Aug 21 15:48:01 mail zmconfigd[50891]: Exception in bin/zmmtactl: (Cannot run program "/opt/zimbra/bin/zmmtactl" (in directory "/root"): error=13, Permission denied)
Aug 21 15:48:01 mail zmconfigd[50891]: Exception in bin/zmopendkimctl: (Cannot run program "/opt/zimbra/bin/zmopendkimctl" (in directory "/root"): error=13, Permission denied)
Aug 21 15:48:01 mail zmconfigd[50891]: Exception in bin/zmsaslauthdctl: (Cannot run program "/opt/zimbra/bin/zmsaslauthdctl" (in directory "/root"): error=13, Permission denied)
Aug 21 15:48:01 mail zmconfigd[50891]: Exception in bin/zmswatchctl: (Cannot run program "/opt/zimbra/bin/zmswatchctl" (in directory "/root"): error=13, Permission denied)
Aug 21 15:48:01 mail zmconfigd[50891]: Exception in bin/zmspellctl: (Cannot run program "/opt/zimbra/bin/zmspellctl" (in directory "/root"): error=13, Permission denied)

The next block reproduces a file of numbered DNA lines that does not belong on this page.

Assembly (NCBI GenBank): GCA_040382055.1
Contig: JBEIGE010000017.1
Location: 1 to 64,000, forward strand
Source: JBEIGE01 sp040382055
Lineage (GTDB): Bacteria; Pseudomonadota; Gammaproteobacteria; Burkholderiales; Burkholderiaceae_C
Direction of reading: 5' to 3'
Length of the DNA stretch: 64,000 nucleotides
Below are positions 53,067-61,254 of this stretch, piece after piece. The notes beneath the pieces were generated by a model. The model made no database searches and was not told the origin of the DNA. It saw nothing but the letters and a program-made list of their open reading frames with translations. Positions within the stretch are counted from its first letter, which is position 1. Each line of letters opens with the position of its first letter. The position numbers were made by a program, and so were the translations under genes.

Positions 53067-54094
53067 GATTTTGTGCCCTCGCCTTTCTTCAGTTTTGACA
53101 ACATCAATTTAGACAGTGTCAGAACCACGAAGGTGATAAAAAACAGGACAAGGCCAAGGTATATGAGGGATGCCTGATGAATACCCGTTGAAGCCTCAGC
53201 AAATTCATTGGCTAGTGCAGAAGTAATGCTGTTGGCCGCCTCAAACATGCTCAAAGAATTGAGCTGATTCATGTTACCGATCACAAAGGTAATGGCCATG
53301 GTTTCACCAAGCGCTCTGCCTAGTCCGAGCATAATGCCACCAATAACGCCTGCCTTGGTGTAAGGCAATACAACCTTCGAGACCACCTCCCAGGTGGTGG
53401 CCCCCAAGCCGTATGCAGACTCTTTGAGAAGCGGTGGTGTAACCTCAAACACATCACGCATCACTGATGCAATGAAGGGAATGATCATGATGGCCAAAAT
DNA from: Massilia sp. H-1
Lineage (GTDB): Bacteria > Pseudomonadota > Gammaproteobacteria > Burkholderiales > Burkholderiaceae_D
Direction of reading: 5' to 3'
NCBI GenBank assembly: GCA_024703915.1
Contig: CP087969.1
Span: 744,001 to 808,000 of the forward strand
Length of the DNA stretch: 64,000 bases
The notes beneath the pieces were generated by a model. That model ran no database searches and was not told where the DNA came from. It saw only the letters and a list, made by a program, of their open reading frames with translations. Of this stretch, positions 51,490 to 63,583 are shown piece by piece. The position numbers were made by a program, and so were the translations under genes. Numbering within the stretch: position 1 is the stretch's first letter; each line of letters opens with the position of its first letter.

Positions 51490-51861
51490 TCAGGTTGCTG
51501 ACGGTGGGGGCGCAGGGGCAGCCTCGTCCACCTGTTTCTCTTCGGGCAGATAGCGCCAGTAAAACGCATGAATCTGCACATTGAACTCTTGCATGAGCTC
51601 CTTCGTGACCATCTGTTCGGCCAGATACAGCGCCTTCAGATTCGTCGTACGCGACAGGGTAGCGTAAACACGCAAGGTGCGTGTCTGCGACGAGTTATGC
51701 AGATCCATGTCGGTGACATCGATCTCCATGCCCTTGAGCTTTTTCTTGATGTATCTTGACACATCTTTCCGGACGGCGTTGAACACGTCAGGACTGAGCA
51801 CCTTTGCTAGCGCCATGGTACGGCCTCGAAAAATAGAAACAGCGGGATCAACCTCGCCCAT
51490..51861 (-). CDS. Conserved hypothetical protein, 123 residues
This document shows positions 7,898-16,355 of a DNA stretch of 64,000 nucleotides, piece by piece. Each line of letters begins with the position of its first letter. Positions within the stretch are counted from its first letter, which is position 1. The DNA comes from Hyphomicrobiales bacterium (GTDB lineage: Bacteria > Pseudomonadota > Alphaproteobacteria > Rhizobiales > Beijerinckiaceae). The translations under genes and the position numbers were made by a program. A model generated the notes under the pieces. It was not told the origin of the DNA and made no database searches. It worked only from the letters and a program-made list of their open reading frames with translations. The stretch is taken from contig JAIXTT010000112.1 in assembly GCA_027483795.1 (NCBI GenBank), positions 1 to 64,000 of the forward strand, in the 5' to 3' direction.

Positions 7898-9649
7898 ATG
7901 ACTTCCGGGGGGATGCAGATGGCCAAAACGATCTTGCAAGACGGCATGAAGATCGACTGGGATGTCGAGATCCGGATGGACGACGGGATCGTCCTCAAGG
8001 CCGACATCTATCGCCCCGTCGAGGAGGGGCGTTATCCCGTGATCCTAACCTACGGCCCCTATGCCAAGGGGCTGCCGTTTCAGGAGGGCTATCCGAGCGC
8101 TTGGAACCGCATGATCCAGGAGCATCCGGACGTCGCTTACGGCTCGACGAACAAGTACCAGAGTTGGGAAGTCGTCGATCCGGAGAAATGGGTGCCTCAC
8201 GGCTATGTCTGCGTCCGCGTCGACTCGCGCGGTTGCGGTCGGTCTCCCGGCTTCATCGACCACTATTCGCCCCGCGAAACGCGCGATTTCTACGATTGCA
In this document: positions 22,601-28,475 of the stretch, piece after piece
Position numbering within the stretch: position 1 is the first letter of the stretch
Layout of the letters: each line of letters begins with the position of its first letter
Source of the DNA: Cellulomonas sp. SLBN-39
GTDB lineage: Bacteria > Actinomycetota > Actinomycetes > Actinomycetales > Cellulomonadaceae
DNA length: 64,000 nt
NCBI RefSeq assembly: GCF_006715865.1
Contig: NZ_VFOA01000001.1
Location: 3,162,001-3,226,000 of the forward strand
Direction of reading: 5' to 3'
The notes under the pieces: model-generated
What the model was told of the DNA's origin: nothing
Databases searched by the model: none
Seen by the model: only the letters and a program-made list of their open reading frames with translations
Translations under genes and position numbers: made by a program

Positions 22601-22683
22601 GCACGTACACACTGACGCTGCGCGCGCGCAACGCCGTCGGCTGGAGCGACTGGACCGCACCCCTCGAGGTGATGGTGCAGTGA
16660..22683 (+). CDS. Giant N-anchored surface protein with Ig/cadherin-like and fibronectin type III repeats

Aug 21 15:48:01 mail zmconfigd[50891]: Exception in bin/zmstatctl: (Cannot run program "/opt/zimbra/bin/zmstatctl" (in directory "/root"): error=13, Permission denied)
Aug 21 15:48:01 mail zmconfigd[50891]: Exception in bin/zmclamdctl: (Cannot run program "/opt/zimbra/bin/zmclamdctl" (in directory "/root"): error=13, Permission denied)

Seeing similar entries in your /var/log/zimbra.log? This happens when you do a zmcontrol start/stop/restart from a directory other than /opt/zimbra.

Anyway here’s what you do to “fix” it:

*While initially logged in as root:

su -l zimbra
zmcontrol stop
exit
/opt/zimbra/libexec/zmfixperms --verbose --extended

It may not be necessary to fix permissions with zmfixperms but do it just in case. Next, do the following:

su -l zimbra
pwd #Verify that your cwd is /opt/zimbra ...
cd /opt/zimbra #... cd into /opt/zimbra if it isn't, then:
zmcontrol start

In order to prevent this problem from reappearing, you must run zmcontrol start from within /opt/zimbra.